Hessini Roots International combines Southern soul with West African and Mexican dishes
My meals at African Grill and Bar left me hungry to try more jollof rice and fufu, which led me to Hessini Roots International, just a few blocks past Stapleton in Aurora. The restaurant, tucked into a lonely row of shops on a nearly deserted residential street, was quiet when I stopped by on a rainy night last week. Behind the counter, a couple of women — owner Ifiok Etuk's aunties, I later learned — were leafing through magazines and making phone calls.
I took a seat at one of the tables in the spacious dining room, taking in the wood-carving of Africa on the wall, the smell of disinfectant, the sweet sounds of R&B on the stereo, the romance self-help book propped ceremoniously on the counter (written by Etuk, I was told) and, finally, the menu. Etuk moved to the United States from Nigeria in 1987 and, after a stint at Taco Bell, opened his own spot three years ago; the menu — a combination of Southern soul food, Mexican dishes and West African specialties — reflects that background. Right in the middle, amid the wings, catfish, burritos and macaroni and cheese, is a section of dishes made from the recipes of his family in Nigeria, including jollof rice, fufu and fried plantains. Goat, tripe and cow's feet are listed as meat options, right alongside the fried chicken.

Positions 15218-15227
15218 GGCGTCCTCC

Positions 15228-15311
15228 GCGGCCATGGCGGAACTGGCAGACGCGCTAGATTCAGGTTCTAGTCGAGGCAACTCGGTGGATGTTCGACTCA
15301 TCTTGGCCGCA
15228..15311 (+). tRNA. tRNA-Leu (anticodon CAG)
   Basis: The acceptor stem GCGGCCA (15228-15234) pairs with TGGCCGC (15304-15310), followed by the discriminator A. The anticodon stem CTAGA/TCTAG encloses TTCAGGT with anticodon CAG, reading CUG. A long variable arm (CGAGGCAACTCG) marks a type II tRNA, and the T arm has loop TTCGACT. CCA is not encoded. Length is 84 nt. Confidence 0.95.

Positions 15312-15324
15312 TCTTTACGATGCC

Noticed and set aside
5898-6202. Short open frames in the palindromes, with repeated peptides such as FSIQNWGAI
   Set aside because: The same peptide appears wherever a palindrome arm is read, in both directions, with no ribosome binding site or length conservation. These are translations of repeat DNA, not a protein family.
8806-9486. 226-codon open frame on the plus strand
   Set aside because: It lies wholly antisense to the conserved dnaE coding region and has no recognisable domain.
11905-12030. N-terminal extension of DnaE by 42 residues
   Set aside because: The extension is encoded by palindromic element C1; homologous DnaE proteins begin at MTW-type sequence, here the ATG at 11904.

I ordered a plate of the jollof and got a mountain of rice cooked in a tomato stew; the result was not unlike Spanish rice, except for the hint of heat that lingered on the back of my palate. The rice had been topped with fat cutlets of chicken breast, thickly breaded and deep-fried, smothered in more of the tangy tomato stew. The dish was so hearty, I craved the sweet supplement of fried plantains on the side — but, sadly, Hessini was out that day.
Hessini Roots International
2044 Clinton Street, Aurora
Compared to the African Grill's jollof, Etuk's rendition seemed more Americanized, a hybrid between a traditional African recipe and the soul food he's been eating since he came to this country. But on a cold, rainy night in Denver, it tasted just about perfect.
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